Perlic said that simultaneous Seahawks/Sonics games would lead to a scenario "that could bring 87,000 people" to the SoDo neighborhood — more, in other words, than the area has parking capacity to accommodate. Given that such a situation is unlikely (the Seahawks typically have just eight regular and two preseason games a year), he said, the firm didn't feel the need to consider such a doomsday parking situation. Additionally, Chandler said, SDOT expects that any new NBA team will sign an agreement with the Seahawks not to hold games at the same time; the Mariners and Seahawks already have such an agreement.

2. Looking for guidance from the 36th District Democrats on who the best candidate in the crowded field to replace retiring longtime state Rep. Mary Lou Dickerson (D-36, Ballard) is? Oh, well.

Even though the group's executive board recommended two of the five candidates for endorsement last week (going with Progressive Majority leader Noel Frame and Seattle Port Commissioner Gale Tarleton), the full body didn't give any of the candidates the nod last night at its endorsement meeting.

Supporters of two other candidates, Mike O'Biren aide Sahar Fathi and green jobs advocate Brett Phillips, combined forces to block either of their rivals from securing the two-thirds vote needed to lock up the endorsement.

Tarleton snagged the Metropolitan Democratic Club endorsement Wednesday, though.

3. Three womens' rights groups — Planned Parenthood Votes Northwest, the National Women’s Political Caucus of Washington, and NARAL Pro-Choice Washington — endorsed 41st District state senate candidate Maureen Judge on Wednesday. Judge is running against moderate Republican state Sen. Steve Litzow (R-41, Mercer Island), who has typically enjoyed the support of womans' rights groups; he has serverd as a NARAL PAC board member, voted "yes" on gay marriage, and has been a solid pro-choice vote. Last session, though, he voted against a move by the Democrats to attach the Reproductive Parity Act (legislation to guarantee abortion coverage as part of insurance plans) to the budget.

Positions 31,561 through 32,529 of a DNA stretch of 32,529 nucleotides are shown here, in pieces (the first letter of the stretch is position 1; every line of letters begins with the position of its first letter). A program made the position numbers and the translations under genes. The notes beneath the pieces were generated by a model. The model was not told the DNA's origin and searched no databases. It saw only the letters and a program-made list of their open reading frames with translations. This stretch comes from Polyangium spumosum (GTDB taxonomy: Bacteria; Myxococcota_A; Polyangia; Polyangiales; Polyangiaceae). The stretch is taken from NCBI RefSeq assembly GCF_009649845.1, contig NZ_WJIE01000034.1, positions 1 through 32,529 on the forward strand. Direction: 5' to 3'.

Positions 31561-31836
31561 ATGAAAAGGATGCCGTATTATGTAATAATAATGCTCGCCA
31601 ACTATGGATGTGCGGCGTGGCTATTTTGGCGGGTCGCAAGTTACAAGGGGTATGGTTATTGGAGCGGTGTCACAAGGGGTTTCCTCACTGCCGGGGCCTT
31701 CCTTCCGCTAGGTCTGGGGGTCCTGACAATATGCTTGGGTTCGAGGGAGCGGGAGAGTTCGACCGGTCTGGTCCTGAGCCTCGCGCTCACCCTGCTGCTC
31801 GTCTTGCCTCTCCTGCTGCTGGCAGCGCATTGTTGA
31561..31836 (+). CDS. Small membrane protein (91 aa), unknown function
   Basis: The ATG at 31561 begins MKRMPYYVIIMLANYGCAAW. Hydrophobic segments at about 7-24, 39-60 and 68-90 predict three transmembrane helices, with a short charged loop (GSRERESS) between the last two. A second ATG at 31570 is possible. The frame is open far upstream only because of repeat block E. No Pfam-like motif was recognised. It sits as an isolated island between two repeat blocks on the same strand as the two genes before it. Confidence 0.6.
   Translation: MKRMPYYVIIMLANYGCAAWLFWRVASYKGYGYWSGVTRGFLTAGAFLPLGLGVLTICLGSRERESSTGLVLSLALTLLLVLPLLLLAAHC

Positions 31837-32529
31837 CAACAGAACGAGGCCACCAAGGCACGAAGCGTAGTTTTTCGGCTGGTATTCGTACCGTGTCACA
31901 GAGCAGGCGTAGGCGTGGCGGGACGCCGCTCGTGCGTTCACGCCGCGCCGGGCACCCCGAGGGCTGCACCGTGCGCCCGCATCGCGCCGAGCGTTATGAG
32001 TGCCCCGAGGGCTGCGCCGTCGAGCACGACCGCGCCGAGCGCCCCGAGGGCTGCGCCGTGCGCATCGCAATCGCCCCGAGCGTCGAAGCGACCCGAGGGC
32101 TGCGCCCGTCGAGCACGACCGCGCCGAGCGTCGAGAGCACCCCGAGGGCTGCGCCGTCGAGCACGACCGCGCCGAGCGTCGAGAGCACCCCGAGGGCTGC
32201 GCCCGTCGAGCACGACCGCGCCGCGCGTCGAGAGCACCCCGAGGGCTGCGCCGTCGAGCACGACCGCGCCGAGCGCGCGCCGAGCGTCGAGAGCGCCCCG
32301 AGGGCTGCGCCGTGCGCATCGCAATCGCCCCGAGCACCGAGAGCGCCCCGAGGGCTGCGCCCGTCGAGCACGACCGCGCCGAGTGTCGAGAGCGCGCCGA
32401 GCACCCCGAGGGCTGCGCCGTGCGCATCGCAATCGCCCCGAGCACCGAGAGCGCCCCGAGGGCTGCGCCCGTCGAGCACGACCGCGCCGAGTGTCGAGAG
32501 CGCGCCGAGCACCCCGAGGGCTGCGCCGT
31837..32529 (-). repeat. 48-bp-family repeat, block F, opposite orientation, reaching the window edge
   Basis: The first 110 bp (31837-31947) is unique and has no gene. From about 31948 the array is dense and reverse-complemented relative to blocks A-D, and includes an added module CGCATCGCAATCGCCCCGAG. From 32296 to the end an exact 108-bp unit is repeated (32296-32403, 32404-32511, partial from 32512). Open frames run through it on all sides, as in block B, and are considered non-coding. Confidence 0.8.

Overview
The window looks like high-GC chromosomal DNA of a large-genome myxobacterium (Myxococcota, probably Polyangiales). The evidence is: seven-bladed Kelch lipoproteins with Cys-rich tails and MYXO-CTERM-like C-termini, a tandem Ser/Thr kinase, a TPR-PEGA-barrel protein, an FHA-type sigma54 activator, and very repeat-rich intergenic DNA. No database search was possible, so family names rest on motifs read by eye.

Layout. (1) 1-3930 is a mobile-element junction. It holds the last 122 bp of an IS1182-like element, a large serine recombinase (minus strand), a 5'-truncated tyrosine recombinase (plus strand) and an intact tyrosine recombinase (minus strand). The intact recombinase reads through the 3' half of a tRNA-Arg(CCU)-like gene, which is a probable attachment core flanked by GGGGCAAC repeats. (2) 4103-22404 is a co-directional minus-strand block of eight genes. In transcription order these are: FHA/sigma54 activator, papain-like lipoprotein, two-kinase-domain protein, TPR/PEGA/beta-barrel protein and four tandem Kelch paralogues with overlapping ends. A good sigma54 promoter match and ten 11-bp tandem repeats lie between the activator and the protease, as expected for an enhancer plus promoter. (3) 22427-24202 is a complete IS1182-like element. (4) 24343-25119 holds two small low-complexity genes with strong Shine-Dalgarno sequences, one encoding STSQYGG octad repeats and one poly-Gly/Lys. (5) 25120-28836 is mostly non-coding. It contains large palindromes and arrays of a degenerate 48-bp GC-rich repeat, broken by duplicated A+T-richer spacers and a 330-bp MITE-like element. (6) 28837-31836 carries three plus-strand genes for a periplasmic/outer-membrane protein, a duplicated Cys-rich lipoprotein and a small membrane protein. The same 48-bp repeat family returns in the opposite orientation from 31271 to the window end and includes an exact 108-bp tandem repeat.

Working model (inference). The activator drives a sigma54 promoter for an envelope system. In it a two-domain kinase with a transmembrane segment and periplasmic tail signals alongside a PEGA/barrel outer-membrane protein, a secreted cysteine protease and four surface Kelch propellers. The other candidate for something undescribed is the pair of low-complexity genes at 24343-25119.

Litzow, and his Democratic ally state Rep. Deb Eddy (D-48, Kirkland), who is co-chairing his campaign, have defended Liztow's vote as "procedural."

Dana Laurent, the political director of Planned Parenthood, doesn't buy it.

"Women and families don't understand what a procedural vote is, but they do understand when a candidate runs on a platform of protecting women's health but then votes three times against protecting women and families," Laurent said in a statement backing Judge.

4. After the Cascade Bicycle Club, along with neighborhood and community activists, sent out an email blast urging Sound Transit not to build a huge new parking garage at its light rail station at Northgate, the agency hastily announced a second open house "to discuss Northgate construction plans, including a potential shared use, replacement parking garage and an integrated station access plan."

Sound Transit spokesman Bruce Gray confirmed to Crosscut that, as we've reported, the agency is considering "a 600-to-900-stall garage" at Northgate that would be shared with Northgate Mall owner Simon Properties. He adds, however, that "it's not a done deal and it's going to be several more meetings before" Sound Transit makes a decision. The arena parking study, incidentally, assumes no additional park-and-ride spots at Northgate. 

5. He ran and lost three times for Seattle City Council. Blue Seattle is probably glad they never elected him.

It turns out, after running as a Democrat, landlord and civic activist Robert Rosencrantz is now running for Precinct Committee Officer in the 43rd District — as a Republican.